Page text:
RISE AND FALL OF GENE FAMILIES Dynamics of Their Expansion

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Transcript RISE AND FALL OF GENE FAMILIES Dynamics of Their Expansion

Evolution of Plant Stress Responsiveness:
Genome-wide and Gene Family Level Analysis
Shin-Han Shiu
Department of Plant Biology
Outline

Major interests and why

Gene families and stress responsiveness:
 The interplay between gene family expansion, duplication
mechanism, and the elusive selection pressure

The Receptor Kinase family as an example
 One of the biggest plant gene families and their involvement in plant
biotic interactions

If there is enough time, the short story on plant pseudogenes
 When can you can a gene pseudogene?
Major interests
Molecular
evolutionary
patterns

Source of selection
pressure: abiotic
and biotic stress
conditions

Target of selection:
duplicate genes
Genetic basis
of adaptation
Where does all these duplicates come from

Whole genome duplication
+

Tandem duplication

Segmental duplication

Replicative transposition
Measuring Lineage-specific Gain

Orthologous group and lineage-specific gain
 Reconcile species and gene trees
 N Obs 

Enrichment: log 
N 
 Exp 
log(freq)
Expansion at the orthologous group level
log(OG size)
Two major patterns in OG expansion
Convergent expansion
Single lineage expansion
>6
>6
5
5
5
4
4
4
3
Poplar
>6
Rice
Moss


3
3
2
2
2
1
1
1
0
0
0
0
1
2
3
4
5 >6
Arabidopsis thaliana
−0.7
0
0.7
log2(Obs/Exp)
0
1
2
3
4
5 >6
Arabidopsis thaliana
 N Obs 

Enrichment: log 
N 
 Exp 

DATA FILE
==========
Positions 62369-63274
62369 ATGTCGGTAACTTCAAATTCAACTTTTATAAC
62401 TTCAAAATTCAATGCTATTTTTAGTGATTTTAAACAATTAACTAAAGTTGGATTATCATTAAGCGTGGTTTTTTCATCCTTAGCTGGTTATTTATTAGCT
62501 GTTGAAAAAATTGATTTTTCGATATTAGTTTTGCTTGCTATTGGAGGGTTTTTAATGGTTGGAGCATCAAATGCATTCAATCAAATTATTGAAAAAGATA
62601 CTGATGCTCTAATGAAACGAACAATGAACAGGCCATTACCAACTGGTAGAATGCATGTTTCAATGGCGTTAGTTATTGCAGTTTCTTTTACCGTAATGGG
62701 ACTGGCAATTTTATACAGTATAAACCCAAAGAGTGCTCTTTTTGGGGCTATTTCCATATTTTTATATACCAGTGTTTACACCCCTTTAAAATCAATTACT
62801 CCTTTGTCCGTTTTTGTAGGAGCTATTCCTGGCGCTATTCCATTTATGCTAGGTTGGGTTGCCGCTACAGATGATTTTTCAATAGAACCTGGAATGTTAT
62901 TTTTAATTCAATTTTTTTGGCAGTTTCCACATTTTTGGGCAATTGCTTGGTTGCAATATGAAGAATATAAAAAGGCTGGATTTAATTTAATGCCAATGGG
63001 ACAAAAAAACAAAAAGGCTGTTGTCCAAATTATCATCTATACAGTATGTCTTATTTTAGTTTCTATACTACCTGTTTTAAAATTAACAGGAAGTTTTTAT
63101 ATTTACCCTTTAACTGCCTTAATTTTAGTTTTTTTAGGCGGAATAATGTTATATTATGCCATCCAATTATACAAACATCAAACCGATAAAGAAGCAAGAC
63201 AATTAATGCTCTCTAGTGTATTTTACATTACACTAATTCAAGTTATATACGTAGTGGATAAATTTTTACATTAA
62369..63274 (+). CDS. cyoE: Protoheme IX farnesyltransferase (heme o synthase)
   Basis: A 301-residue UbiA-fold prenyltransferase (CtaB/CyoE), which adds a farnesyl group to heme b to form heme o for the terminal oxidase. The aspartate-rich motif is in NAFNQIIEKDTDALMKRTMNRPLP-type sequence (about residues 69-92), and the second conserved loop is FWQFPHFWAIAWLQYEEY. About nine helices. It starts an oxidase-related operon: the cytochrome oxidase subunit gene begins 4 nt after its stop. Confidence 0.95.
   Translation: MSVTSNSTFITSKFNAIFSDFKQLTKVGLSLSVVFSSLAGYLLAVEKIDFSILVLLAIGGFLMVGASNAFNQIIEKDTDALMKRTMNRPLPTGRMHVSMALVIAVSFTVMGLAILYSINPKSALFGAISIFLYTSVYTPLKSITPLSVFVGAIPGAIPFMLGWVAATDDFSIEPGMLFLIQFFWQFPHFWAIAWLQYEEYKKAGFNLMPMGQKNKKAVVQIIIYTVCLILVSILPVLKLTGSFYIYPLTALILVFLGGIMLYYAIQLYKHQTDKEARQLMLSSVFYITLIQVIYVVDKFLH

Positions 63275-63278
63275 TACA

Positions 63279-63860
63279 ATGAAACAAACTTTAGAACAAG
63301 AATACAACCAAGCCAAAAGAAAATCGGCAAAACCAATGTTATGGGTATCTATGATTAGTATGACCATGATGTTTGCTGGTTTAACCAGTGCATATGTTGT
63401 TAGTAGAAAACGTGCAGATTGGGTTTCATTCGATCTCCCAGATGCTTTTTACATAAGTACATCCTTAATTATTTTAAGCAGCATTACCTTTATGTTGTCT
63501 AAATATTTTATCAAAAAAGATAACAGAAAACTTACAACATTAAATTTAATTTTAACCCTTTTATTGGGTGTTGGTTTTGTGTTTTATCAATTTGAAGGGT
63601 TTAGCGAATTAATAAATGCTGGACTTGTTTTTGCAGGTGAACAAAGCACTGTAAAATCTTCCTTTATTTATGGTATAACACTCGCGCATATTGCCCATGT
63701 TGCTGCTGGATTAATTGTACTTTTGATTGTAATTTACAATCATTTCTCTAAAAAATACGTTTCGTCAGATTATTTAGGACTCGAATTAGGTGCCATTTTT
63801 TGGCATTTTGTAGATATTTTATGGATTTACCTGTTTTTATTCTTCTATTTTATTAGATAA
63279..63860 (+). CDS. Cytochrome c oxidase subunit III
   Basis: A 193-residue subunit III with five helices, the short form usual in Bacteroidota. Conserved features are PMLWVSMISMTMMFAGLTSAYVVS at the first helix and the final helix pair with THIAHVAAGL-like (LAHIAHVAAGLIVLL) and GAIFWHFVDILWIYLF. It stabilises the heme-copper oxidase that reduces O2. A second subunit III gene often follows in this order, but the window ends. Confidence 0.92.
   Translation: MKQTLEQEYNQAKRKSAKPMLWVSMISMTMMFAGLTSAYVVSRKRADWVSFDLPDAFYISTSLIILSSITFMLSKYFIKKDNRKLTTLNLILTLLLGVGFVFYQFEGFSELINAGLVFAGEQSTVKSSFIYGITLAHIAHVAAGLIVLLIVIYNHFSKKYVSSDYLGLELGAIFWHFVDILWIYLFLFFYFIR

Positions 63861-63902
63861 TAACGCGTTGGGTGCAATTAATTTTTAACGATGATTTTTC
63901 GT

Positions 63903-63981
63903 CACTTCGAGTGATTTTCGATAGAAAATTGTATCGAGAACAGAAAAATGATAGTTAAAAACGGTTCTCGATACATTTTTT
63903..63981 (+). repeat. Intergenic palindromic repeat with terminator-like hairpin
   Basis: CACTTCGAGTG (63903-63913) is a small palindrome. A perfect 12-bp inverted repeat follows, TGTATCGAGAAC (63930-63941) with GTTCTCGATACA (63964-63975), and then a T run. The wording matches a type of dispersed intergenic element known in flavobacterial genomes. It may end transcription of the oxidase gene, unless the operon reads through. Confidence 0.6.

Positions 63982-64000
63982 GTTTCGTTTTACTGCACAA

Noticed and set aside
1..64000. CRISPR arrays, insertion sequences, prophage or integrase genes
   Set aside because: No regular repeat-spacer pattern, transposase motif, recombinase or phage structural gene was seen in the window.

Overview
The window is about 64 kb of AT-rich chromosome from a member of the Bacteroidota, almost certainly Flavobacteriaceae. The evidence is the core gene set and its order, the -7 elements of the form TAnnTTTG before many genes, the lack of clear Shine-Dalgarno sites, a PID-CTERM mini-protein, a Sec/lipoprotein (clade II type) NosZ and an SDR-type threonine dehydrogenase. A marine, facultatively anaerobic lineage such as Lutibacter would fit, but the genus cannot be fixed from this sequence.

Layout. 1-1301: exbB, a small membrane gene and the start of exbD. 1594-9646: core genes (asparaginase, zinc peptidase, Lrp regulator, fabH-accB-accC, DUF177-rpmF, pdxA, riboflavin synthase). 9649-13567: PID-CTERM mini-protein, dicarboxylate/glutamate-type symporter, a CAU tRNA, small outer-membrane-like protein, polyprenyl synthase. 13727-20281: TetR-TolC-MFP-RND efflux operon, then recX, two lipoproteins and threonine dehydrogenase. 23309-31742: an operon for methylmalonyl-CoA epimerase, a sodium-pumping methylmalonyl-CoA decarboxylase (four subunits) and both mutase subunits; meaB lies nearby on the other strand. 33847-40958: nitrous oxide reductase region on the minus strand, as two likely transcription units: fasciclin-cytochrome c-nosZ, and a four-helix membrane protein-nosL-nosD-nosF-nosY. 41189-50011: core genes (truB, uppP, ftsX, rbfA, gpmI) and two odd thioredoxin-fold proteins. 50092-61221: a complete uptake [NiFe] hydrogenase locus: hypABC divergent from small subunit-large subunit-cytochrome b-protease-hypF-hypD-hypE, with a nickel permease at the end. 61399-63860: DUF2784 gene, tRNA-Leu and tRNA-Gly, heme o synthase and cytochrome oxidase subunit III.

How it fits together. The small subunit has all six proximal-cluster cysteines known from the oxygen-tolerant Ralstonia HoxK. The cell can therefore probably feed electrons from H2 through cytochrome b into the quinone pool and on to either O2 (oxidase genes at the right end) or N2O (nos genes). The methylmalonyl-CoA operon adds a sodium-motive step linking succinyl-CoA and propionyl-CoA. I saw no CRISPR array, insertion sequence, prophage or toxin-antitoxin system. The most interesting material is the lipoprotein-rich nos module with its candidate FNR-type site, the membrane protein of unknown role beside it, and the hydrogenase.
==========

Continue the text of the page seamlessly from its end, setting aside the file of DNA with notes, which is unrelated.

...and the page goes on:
0
1
2
3
4
5 >6
Arabidopsis thaliana
Expansion patterns and duplication mechanisms

Comparison of ratios between tandem and non-tandem genes
 e.g. for A-M orthology
OG type
A-M
A-R
A-P
Convergent
Single-lineage
Tandem
756
848
Non-tandem
4500
2918
Ratio
0.17
0.30
Method for defining OG
Similarity
Tree
Similarity
Tree
Similarity
Tree
Expansion pattern
Convergent 1
Single-lineage2
0.17 (756/4500) < 0.30 (848/2918)
0.16 (831/5297) < 0.40 (1443/3566)
0.31 (959/3115) < 0.47 (644/1375)
0.27 (844/3073) < 0.50 (1631/3294)
0.29 (1141/3944) < 0.60 (741/1234)
0.26 (1014/3930) < 0.64 (1578/2452)
P values
3
2.2×10-23
9.4×10-88
3.1×10-12
2.3×10-33
7.2×10-38
1.0×10-83
Summary I

Duplicate gene turn over
 But even though some of them are retained for millions of years, the
majority of them will be lost over hundreds MY time scale.

The degree of lineage-specific expansion is similar at the family
level but with substantial variation

Expansion patterns fall into two major categories
 Convergent expansion
 Single lineage expansion

Orthologous group with single lineage expansion
 Tend to be enriched in tandemly repeated genes
Expansion of responsive genes and conditions

Genes in expanded OGs tends be enriched in stress responsive
genes
Response
Up regulation
OG type
A-M
Statistical test
1
Exp
Down regulation
A-R
2
T/N
A-P
A-M
A-R
Exp
T/N
Exp
T/N
Exp
T/N
+
T
+
T
+
N
Exp
A-P
T/N
Exp
T/N
3
Abiotic stress conditions
+
UV-B
T
Wounding
+
T
+
Cold4C
+
N
+
+
N
+
+
+
+
+
Salt
+
+
+
+
+
+
Osmotic
T
+
N
+
+
+
+
+
Biotic stress conditions3
AvrRpm1
+
+
+
DC3000
+
+
+
Flg22
+
T
+
T
+
GST-NPP1
+
T
+
T
+
T
HrcC-
+
T
+
T
+
T
HrpZ
+
P. infestans
+
T
+
T
+
T
Psph
+
T
+
T
+
T
+
the 5% level
+
N
Heat
Drought
+: significant at
+
N
Stress responsiveness and duplication mechanisms

Enrichment of tandemly over non-tandemly expanded genes
under biotic conditions
Response
Up regulation
OG type
Statistical test
A-M
Exp1
Down regulation
A-R
T/N2
Abiotic stress conditions3
+
UV-B
T
A-P
A-M
Exp
T/N
Exp
T/N
Exp
T/N
+
T
+
T
+
N
Wounding
+
T
+
Cold4C
+
N
+
+
N
+
+
+
Drought
+
+
T
Salt
+
+
+
+
+
+
Exp
A-P
T/N
Exp
T/N
+
N
Heat
Osmotic
A-R
+
+
N
+
N
+
Biotic stress conditions3
1
AvrRpm1
+
+
+
DC3000
+
+
+
Flg22
+
T
+
T
+
GST-NPP1
+
T
+
T
+
T
HrcC-
+
T
+
T
+
T
HrpZ
+
P. infestans
+
T
+
T
+
T
Psph
+
T
+
T
+
T
+
Significant at the 5% level
+
+
+
T: tandem >> non-tandem
N: non-tandem >> tandem
Summary II

Over the course of plant evolution, retention rate: